Machine LearningRoughly speaking, for a given learning task, with a given finite amount of training data, thebest generalization performance will be achieved if the right balance is struck between theaccuracy attained on that particular training set, and the “capacity” of the machine, that is, theability of the machine to learn any training set without error. A machine with too much capacityis like a botanist with a photographic memory who, when presented with a new tree,concludes that it is not a tree because it has a different number of leaves from anything shehas seen before; a machine with too little capacity is like the botanist’s lazy brother, whodeclares that if it’s green, it’s a tree. Neither can generalize well. The exploration andformalization of these concepts has resulted in one of the shining peaks of the theory ofstatistical learning.(Vapnik, 1979)
What is machine learning? Data Model Output examples training Predictions ClassificationsWhy: Face Recognition? Clusters Ordinals
Categories of problemsBy output:Clustering Regression Prediction Classification Ordinal Reg.By input: Vector, X Time Series, x(t)
One size never fits all…• Improving an algorithm: – First option: better features • Visualize classes • Trends • Histograms WEKA or GGOBI – Next: make the algorithm smarter (more complicated) • Interaction of features • Better objective and training criteria
Categories of ML algorithms By training: Supervised (labeled) Unsupervised (unlabeled) By model: Non-parametric Kernel Parametric Raw data only methods Model parameters only 40 40 40 30 30 30 y=1 + 0.5t + 4t2 - t3 20 20 20output output 10 10 10 0 0 0 -10 -10 -10 -20 -20 -20 -4 -2 0 2 4 6 -4 -2 0 2 4 6 -4 -2 0 2 4 6 input input
Training a ML algorithm • Choose data • Optimize model parameters according to: – Objective function Regression Classification40 10 Max Margin 130 Mean Square Error 8 2 620 410 2 0 0-10 -2 -2 0 2 4 6 8-20 -4 -2 0 2 4 6
Pitfalls of ML algorithms• Clean your features: – Training volume: more is better – Outliers: remove them! – Dynamic range: normalize it!• Generalization – Over fitting – Under fitting• Speed: parametric vs. non• What are you learning? …features, features, features…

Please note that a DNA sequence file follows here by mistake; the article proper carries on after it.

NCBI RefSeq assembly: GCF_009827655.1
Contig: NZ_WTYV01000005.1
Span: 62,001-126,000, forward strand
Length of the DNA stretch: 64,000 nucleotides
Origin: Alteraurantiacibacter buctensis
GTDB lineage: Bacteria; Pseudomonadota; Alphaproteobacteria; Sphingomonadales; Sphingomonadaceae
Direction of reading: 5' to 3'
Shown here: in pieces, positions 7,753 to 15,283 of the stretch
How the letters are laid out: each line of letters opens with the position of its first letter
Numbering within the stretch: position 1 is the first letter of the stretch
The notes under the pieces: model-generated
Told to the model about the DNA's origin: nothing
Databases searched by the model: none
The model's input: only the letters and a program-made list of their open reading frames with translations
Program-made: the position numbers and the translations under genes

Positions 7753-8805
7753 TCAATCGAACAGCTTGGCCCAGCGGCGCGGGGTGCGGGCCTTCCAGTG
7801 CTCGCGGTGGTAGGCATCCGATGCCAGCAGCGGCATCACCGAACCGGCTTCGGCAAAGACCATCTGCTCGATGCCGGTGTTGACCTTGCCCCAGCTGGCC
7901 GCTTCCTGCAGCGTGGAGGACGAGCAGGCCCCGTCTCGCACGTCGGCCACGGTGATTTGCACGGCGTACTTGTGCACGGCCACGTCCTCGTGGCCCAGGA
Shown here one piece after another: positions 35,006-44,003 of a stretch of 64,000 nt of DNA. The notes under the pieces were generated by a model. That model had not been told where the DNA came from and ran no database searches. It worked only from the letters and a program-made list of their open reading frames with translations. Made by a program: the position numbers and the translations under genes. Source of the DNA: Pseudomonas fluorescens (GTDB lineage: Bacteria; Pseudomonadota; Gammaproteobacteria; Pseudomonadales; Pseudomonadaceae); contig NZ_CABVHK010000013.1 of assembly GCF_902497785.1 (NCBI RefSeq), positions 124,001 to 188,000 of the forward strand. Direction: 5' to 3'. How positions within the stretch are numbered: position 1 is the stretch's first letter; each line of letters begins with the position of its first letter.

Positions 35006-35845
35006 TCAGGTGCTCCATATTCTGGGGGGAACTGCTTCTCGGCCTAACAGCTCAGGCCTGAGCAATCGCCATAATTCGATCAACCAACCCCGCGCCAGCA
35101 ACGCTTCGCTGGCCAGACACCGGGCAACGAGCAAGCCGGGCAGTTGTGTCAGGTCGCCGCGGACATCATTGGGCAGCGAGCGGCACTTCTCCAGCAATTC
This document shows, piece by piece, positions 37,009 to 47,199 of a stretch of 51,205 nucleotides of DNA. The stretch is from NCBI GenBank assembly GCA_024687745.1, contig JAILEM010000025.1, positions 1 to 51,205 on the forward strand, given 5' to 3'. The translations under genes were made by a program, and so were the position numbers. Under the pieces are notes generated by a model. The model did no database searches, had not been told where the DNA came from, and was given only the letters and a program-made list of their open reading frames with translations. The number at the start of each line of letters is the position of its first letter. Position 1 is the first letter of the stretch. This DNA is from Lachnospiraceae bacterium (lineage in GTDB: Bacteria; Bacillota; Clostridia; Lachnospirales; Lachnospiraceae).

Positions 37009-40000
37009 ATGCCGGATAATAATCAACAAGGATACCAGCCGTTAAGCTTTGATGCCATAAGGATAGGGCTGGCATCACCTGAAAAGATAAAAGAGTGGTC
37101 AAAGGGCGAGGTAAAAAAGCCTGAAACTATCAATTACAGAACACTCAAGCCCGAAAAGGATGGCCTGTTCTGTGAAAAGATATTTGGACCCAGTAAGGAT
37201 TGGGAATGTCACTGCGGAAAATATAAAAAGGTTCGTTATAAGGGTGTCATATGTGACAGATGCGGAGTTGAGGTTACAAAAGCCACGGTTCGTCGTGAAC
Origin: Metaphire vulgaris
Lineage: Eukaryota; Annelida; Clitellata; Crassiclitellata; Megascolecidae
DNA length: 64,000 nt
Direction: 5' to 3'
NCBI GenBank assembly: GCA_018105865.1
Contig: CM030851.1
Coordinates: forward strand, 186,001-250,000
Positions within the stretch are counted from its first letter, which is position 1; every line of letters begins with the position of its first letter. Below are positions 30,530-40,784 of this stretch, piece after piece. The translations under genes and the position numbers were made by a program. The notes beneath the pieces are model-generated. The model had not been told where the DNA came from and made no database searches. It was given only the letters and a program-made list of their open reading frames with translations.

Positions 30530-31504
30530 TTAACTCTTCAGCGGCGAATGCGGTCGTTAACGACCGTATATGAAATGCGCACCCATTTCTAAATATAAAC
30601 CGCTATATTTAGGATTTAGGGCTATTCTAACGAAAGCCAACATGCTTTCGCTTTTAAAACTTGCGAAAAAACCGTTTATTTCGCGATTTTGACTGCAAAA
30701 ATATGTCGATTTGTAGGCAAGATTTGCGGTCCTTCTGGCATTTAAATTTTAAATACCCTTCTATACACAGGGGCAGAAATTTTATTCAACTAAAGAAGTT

K-Means clustering •Planar decision boundaries, depending on space you are in… •Highly Efficient •Not always great (but usually pretty good) •Needs good starting criteria
K-Nearest Neighbor •Arbitrary decision boundaries •Not so efficient… •With enough data in each class… optimal •Easy to train, known as a lazy classifier
Mixture of Gaussians •Arbitrary decision boundaries with enough boundaries •Efficient, depending on number of models and Gaussians •Can represent more than just Gaussian distributions •Generative, sometimes tough to train up •Spurious singularities •Can get a distribution for a specific class and feature(s)… and get a Bayesian classifier
Components Analysis(principal or independent) •Reduces dimensionality •All other classifiers work in a rotated space •Remember Eigen-values and Vectors?
Trees Classifiers •Arbitrary Decision boundaries •Can be quite efficient (or not!) •Needs good criteria for splitting •Easy to visualize
Multi-Layer Perceptron •Arbitrary (but linear) Decision boundaries •Can be quite efficient (or not!) •What did it learn?
Support Vector Machines •Arbitrary Decision boundaries •Efficiency depends on support vector size and feature size
Hidden Markov Models •Arbitrary Decision boundaries •Efficiency depends on state space and number of models •Generalizes to incorporate features that change over time
More sophisticated approaches• Graphical models (like an HMM) – Bayesian network – Markov random fields• Boosting – Adaboost• Voting• Cascading• Stacking…